Morning Edition
weekly. It's the second most-listened-to national radio show, after The Rush Limbaugh Show,[2][10] though some sources, among them Talkers Magazine, sometimes place the show third in audience rankings behind Limbaugh and The Sean Hannity Show, depending on the time (as of 2015, Hannity has fallen behind Morning Edition
Morning Edition
in the Talkers estimate).[11] In 1999, Morning Edition
Morning Edition
with Bob Edwards
Bob Edwards
received the George Foster Peabody Award.[12] Format[edit] The following describes the program format effective November 17, 2014.[13] Morning Edition
Morning Edition
begins each hour with a sixty-second "billboard" highlighting stories to be covered in the hour. At least one birthday or anniversary of a major event is announced as well. Some stations replace this billboard with a localized version, with a similar format, but with emphasis on local stories and read by a local announcer. The standard NPR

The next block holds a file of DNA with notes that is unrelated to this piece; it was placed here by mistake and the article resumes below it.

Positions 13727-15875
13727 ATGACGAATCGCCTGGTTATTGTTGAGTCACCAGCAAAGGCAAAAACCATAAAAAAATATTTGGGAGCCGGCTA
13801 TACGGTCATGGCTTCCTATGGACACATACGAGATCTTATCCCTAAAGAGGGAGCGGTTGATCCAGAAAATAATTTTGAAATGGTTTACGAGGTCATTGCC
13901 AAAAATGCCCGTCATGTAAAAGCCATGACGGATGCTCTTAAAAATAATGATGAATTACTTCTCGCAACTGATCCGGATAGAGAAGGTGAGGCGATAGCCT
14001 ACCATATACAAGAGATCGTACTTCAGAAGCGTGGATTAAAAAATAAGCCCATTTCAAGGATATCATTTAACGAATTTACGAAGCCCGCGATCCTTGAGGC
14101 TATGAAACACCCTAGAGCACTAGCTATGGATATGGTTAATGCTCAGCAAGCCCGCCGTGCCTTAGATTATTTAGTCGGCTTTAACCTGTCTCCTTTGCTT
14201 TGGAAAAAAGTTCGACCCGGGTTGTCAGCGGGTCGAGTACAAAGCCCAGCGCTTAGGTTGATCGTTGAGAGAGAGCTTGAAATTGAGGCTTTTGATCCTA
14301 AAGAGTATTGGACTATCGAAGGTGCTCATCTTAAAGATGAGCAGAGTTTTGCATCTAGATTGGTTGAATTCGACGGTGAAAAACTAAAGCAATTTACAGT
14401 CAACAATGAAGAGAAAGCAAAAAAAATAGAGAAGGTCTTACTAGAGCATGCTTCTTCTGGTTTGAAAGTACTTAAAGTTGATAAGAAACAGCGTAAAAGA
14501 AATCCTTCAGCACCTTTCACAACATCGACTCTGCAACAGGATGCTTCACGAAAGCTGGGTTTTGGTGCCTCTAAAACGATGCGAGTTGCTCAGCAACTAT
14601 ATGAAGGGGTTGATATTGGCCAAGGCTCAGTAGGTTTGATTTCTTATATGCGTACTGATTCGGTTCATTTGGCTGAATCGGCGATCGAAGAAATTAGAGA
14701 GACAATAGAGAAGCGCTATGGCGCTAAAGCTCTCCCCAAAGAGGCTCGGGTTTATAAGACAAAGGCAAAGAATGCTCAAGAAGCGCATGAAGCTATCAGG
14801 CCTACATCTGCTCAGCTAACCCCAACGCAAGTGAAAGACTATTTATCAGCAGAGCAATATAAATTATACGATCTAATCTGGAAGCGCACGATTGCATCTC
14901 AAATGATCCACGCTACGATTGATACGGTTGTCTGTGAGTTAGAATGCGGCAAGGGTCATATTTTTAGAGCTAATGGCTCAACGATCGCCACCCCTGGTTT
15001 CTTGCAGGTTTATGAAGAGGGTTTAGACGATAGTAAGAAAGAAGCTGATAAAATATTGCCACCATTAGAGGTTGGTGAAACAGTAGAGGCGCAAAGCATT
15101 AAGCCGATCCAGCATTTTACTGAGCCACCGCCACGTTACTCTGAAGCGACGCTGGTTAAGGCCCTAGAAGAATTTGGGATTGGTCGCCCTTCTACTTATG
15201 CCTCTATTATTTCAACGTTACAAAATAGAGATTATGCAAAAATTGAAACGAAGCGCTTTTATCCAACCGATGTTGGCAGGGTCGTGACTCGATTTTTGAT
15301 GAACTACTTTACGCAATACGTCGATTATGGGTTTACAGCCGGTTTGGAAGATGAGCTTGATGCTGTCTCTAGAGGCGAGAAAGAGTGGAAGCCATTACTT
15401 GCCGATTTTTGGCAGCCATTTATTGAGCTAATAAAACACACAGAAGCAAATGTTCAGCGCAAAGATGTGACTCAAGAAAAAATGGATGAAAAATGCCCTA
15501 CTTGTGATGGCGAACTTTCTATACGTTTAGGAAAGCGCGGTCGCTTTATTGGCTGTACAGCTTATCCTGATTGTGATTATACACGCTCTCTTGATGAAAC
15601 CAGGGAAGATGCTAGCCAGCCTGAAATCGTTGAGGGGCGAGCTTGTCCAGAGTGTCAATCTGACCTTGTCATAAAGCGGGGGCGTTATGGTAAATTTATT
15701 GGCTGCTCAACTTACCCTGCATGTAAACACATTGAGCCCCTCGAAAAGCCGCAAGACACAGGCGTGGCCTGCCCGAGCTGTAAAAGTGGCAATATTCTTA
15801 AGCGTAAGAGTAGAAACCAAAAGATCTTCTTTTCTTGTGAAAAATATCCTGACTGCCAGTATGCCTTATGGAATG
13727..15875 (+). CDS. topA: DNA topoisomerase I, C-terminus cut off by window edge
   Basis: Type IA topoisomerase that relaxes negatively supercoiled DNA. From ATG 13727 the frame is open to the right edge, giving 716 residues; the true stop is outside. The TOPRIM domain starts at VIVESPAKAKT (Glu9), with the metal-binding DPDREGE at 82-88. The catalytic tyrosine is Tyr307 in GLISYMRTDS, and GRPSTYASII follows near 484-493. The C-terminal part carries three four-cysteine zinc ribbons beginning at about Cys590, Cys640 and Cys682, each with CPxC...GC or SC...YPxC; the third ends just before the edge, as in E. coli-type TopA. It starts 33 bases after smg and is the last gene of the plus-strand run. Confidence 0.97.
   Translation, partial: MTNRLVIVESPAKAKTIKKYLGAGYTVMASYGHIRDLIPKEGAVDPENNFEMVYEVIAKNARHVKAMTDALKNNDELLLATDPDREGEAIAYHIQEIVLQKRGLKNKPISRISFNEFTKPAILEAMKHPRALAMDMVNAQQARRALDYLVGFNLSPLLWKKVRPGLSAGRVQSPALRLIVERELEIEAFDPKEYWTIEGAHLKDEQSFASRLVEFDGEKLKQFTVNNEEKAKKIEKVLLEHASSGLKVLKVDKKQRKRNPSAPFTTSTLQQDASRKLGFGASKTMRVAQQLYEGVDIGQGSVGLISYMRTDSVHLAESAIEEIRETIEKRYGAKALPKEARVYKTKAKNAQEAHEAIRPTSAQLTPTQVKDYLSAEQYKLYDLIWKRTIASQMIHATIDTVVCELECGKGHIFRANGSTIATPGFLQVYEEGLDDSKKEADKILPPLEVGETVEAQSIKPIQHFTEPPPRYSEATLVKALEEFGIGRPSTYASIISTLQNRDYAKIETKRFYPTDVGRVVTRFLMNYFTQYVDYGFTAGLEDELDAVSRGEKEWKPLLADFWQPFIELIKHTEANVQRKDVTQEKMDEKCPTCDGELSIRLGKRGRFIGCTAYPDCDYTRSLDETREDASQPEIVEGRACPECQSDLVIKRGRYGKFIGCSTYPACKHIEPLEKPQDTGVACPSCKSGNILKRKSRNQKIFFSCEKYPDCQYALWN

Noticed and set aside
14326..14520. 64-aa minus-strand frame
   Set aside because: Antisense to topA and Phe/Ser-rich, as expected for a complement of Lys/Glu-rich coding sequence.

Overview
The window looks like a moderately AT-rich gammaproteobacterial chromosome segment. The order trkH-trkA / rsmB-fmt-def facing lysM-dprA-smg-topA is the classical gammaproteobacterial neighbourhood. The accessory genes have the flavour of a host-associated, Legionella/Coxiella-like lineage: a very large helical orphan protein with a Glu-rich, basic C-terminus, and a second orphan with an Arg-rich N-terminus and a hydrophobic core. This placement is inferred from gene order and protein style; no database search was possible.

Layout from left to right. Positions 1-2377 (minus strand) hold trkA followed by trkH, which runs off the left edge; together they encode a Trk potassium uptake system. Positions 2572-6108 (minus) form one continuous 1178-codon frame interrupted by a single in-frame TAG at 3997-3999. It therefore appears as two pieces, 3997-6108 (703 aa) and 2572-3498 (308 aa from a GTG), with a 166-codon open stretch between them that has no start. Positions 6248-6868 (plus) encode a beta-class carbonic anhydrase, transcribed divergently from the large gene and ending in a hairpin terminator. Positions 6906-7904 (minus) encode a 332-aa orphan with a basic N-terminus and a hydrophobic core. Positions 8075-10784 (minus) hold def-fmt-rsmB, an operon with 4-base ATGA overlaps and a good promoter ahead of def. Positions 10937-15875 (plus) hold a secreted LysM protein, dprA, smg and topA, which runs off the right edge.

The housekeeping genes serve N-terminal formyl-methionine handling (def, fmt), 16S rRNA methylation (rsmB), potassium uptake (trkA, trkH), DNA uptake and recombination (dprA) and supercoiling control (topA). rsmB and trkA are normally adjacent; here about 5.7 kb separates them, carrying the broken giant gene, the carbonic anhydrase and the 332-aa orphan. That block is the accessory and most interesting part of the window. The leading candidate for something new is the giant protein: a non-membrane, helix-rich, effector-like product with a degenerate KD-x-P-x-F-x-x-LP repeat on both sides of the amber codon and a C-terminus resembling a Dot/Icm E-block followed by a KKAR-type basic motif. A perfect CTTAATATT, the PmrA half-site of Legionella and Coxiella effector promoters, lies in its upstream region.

NPR
newscast follows for five minutes. Many stations cut into the newscast at :04 past the hour to deliver additional news programming. A sixty-second music bed follows allowing stations additional time to deliver news, weather, or funding credits. After that, the signature thirty-second "bleeble" (music bed) begins the program. The first segment, "A", highlights the most important stories of the day. Usually the "A" segments differ between hours, although when the topic is extraordinary, the "A" segment will cover the same topic, but in a different format between the first and second hour. Between each segment, one- to three-minute breaks occur which are filled with promotions for other programs, sponsorship credits, and station-provided content such as local traffic and weather reports. Segment A ends at eighteen minutes past the hour, and a sixty-second break follows. New to Morning Edition
Morning Edition
effective November 17, 2014 is a 89-second newscast at :19 and :42 past the hour. The mid-hour newscasts emphasize live news, including question and answer with correspondents, as opposed to headlines. Following each mid-hour newscast is a 90-second break to allow stations to provide local news and information.[14] Returning from the break at 22:30 past the hour, the second segment, or "B" segment, generally contains features, commentaries, or long form interviews. Interviews can sometimes take up the entire segment. Segment "B" ends at 30:00 past the hour, at which point a promotion for All Things Considered
All Things Considered